There are a couple of ways to go around a product discovery team configuration.
One is to assemble a separate product discovery team whose sole purpose is to handle only this particular stage of product development across all company’s projects. It allows the team to hone their skills and perform exceptionally well in homogenous projects.
The second is to engage one team throughout the entire development cycle of this particular project, from product discovery to product launch. This is our strategy of choice. It saves us time, gives the team full context and ownership over the process, and eliminates the inevitable risk of misunderstanding between separate teams during knowledge transfer.
Either way, core roles involved in any product discovery are product manager, UX-designer, researcher or analyst, and development lead. However, this list is not exhaustive. Depending on the project’s specificity, you would also need non-regular participants such as sales or customer success team members, CPO, maybe even DevOps engineers, and other specialists.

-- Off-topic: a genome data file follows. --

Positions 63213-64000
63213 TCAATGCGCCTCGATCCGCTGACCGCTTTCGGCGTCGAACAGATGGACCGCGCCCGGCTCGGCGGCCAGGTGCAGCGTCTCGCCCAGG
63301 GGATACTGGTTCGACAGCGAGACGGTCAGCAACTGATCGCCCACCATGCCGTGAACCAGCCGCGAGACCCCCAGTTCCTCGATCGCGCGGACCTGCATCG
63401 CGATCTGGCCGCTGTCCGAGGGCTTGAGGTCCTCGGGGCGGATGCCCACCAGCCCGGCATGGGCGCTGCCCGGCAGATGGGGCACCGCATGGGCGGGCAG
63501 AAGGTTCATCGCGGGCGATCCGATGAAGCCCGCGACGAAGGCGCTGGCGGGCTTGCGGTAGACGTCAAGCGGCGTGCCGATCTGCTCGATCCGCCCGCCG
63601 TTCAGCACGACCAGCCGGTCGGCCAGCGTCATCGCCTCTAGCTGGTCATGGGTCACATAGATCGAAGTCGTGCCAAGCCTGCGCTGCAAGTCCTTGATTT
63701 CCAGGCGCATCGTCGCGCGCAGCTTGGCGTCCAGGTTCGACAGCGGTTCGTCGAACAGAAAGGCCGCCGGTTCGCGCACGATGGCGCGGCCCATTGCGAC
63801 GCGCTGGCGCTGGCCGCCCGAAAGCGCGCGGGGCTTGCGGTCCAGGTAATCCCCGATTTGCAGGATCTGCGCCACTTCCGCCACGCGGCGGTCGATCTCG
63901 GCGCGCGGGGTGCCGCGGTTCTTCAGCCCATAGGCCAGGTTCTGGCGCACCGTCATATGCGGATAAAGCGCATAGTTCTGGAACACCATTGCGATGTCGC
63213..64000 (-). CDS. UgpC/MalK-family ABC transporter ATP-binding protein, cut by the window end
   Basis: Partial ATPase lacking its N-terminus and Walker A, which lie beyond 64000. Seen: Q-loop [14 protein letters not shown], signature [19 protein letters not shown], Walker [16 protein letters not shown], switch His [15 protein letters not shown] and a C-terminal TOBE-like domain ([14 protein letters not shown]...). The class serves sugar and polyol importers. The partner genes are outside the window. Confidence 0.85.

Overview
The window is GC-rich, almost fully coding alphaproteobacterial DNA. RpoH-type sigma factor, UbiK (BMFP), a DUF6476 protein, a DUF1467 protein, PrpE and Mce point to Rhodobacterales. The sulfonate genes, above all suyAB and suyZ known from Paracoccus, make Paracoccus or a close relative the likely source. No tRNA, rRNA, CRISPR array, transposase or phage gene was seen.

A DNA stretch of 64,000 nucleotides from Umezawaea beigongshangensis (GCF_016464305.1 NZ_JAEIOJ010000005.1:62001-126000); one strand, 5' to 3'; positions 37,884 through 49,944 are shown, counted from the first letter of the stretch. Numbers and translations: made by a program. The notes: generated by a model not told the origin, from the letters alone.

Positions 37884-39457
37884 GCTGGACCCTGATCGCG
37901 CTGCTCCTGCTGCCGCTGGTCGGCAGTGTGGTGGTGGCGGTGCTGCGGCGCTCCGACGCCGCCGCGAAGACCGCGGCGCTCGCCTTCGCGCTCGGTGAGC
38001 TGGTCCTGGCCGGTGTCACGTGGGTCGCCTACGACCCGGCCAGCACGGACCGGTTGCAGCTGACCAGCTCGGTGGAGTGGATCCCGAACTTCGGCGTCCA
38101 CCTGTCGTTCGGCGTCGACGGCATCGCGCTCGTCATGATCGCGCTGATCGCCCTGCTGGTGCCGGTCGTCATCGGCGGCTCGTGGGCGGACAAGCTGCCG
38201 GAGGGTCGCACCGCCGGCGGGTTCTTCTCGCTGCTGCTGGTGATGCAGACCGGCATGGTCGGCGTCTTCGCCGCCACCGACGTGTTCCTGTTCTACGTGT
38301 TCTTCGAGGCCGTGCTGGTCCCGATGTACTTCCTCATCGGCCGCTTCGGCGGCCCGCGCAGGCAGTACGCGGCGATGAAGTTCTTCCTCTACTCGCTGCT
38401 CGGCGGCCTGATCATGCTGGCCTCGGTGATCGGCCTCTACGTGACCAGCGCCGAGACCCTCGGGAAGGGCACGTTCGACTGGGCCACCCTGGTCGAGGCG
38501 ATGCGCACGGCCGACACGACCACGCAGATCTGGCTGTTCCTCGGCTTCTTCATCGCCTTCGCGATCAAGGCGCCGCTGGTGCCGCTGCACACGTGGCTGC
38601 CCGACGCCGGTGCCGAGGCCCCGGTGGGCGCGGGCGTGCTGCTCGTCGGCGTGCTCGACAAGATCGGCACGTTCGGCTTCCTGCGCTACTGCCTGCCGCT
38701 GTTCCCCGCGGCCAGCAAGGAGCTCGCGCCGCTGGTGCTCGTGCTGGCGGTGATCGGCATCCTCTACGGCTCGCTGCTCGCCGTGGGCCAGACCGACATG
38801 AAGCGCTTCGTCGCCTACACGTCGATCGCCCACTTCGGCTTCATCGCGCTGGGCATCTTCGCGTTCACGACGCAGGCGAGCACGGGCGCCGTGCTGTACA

What is different about the custom project is that the customer team’s specialists may cover some of those roles.
Another aspect is that, again, the final product should appeal to both end-users and stakeholders. Engaging the client usually solves the stakeholders’ part, while figuring out the target audience’s pain points could use customer team members’ help. So, we’d argue that the core team should include user-facing specialists on a regular basis.
A proper product discovery opens an unhindered path to a successful MVP
Even brilliant ideas can still turn out as wacky products. That’s why you don’t want to progress too far into the implementation without testing waters with a minimum viable product - a simplistic version of the future product that hopefully adds value nonetheless.
As the product value comes from its core features, defining MVP scope stems from a feature prioritization. Generally, an MVP implementation planning involves both UX and development teams:
- mapping user stories,
- assessing technical possibilities and limitations,
- scheduling feature releases accordingly,
- coordinating the proposed scope and release plan with interconnected processes on the client’s side, i.e., marketing campaigns.
These steps are easily covered within product discovery as it’s dedicated to understanding user needs and use scenarios and deciding on the product design bearing in mind available means. Conveniently, product discovery also results in a list of prioritized backlog items, making it extra helpful for organizing the development process.